Editors Note: You may be wondering, what does electronic music production have to do with making money with music? Well I believe that having a basic understanding of music production can go along way in helping us grow as musicians, and ultimately yes, make more of the green stuff too. Whether we need recordings for demo’s, securing gigs, communicating ideas with band members or full blown releases, having a working knowledge of some music production basics is essential. So without further interruption, here’s the beginning of a weekly 5 part series on the subject authored by a young, super motivated and knowledgeable musician, Rick Lloyd.
So you heard the latest cut from your favorite Electronic Musician/ Producer/ DJ and wondered if it was possible for you to create amazing audio works of art, What tools do I need to make electronic music that even comes close to the kind of quality the latest producers, DJ’s and Musicians are putting out there? Where do I even start?.
Look no further.
Welcome to part 1 of a weekly 5 part guide that will walk you through everything you need to know about electronic music production including constructing your own home studio with the latest hardware and software, where to find information to help you use that hardware and software and how to market yourself as soon as you have a batch of songs done.
You may or may not know that in the age of digital audio recording you no longer need to be a multi-platinum selling artist or producer to have a home recording studio. You can actually have a beginner professional set-up for under $2000, I recommend a $4000 budget if you are serious about making pro quality material.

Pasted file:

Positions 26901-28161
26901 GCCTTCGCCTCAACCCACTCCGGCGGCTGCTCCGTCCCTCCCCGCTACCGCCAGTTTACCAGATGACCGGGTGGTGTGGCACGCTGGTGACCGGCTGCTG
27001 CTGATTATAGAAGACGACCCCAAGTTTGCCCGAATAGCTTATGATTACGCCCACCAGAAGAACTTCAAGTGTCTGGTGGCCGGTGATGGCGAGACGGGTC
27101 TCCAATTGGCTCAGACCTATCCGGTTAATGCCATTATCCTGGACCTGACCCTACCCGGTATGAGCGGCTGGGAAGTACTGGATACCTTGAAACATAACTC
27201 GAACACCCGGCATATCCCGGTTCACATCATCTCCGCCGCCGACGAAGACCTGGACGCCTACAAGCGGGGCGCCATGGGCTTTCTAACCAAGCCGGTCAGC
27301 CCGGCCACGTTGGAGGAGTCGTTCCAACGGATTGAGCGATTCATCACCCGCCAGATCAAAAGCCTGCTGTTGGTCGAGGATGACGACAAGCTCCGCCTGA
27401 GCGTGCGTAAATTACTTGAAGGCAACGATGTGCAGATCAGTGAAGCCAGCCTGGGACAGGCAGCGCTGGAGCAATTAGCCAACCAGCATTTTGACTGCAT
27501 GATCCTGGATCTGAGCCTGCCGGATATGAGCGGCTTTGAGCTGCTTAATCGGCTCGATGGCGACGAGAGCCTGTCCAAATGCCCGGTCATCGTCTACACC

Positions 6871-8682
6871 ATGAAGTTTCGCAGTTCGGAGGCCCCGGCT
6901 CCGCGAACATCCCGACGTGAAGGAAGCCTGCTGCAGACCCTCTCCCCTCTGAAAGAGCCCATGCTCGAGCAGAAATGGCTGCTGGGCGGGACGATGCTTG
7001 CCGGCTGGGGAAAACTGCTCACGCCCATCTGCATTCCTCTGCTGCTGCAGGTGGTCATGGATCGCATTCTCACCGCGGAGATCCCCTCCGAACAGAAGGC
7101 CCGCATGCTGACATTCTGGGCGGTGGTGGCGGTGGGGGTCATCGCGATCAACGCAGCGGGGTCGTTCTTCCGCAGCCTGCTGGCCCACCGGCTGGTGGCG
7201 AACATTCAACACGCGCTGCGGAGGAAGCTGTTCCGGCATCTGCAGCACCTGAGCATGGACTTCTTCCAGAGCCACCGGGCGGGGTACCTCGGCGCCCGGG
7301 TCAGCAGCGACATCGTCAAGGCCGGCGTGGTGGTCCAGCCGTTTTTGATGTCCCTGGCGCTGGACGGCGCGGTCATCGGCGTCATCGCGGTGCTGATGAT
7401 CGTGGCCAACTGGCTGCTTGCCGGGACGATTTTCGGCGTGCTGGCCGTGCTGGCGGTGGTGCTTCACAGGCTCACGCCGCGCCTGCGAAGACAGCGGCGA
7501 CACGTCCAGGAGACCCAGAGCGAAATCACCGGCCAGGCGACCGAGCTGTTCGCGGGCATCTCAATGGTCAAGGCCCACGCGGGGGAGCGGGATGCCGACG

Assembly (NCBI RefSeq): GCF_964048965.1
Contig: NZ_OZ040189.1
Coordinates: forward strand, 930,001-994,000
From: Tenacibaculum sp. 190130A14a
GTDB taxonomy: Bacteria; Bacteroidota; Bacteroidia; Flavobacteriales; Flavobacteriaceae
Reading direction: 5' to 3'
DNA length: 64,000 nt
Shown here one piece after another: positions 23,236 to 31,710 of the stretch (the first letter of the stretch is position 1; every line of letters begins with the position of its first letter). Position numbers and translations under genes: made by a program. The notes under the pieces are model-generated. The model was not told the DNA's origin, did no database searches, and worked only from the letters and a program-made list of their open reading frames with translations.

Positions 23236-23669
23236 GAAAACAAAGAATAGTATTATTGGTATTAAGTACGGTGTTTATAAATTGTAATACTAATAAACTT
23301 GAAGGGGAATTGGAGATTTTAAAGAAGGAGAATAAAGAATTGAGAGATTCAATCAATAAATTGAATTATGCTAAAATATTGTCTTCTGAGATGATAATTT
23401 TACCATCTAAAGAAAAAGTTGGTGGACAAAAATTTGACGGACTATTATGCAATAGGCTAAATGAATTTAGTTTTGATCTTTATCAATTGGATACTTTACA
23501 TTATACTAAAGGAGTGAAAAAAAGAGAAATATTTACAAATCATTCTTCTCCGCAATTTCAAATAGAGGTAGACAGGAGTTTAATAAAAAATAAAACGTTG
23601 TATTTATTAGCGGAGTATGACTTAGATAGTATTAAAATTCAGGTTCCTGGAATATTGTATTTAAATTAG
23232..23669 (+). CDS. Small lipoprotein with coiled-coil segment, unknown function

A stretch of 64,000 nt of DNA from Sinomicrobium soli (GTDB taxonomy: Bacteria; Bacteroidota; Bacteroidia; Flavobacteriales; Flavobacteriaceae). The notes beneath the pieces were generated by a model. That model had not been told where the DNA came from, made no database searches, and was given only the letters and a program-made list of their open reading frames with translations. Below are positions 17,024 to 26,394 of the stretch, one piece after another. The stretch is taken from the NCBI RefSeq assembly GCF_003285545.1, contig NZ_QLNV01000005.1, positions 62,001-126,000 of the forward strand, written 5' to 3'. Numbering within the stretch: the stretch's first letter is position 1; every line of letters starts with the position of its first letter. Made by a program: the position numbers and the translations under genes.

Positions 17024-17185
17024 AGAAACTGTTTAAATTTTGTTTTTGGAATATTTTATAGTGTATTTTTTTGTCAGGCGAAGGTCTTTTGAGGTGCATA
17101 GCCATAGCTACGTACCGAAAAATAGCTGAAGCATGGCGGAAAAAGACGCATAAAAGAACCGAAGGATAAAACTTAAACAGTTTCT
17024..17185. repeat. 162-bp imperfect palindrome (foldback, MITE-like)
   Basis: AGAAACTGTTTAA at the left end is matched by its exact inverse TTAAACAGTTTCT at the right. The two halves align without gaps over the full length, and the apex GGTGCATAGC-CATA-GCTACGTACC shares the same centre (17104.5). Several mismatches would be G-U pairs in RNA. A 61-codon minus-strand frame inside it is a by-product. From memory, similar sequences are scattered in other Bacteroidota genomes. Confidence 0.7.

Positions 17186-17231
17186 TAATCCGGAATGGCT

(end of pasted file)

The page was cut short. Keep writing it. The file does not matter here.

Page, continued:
In this guide we’re going to focus on the solo electronic musician, live bands have a slightly different workflow. If you are an electronic musician there are a ton of options of great hardware and software at a pretty reasonable price to get you started on expressing yourself musically.
A basic home recording set- up consists of a desktop or laptop, a midi controller, an audio interface, DJ or Studio Headphones/ Monitors, a good Microphone and a digital audio workstation like Logic Studio, Ableton Live and Reason. GarageBand is a great way to get started on music production if you are an absolute beginner, I’ll talk more about that in Part 3.
I highly recommend when buying Pro grade software like Ableton live and Reason to check out Amazon for a comprehensive guide like the Reason Power Series books, most all workstations have a guide like this available on Amazon, when I was attending a media art school for audio engineering and sound technology these were our textbooks, so you can save a few thousand dollars worth of classes by buying the books I suggest in part 3.
To get the absolute most out of your software, breeze through the exercises and learn all the necessary techniques to establish a comprehensive workflow to produce the kind of music you want in a timely and professional manner.
Remember music should be fun, it can make you money, take you places you never imagined, change your life in ways you never thought, but in the end you should enjoy doing it.
If you have an interest or true passion for expressing yourself musically with pro grade tools and want to learn how to use them like a pro, this guide will get you on the right path to build your studio, learn the software, compose your music and market it to the masses.
Guest Post: Rick Lloyd is a Musician/Producer with 8 years of experience writing, performing, recording and producing with a variety of musicians focused in Electronic and Indie Rock music. Rick is currently getting ready to launch Ghost Print Media, an in depth media blog website focused as a reference guide and networking site for the D.I.Y artist, as well as reviews of media services, software, and equipment used to create our media. Follow him on Twitter @GhostPrintMedia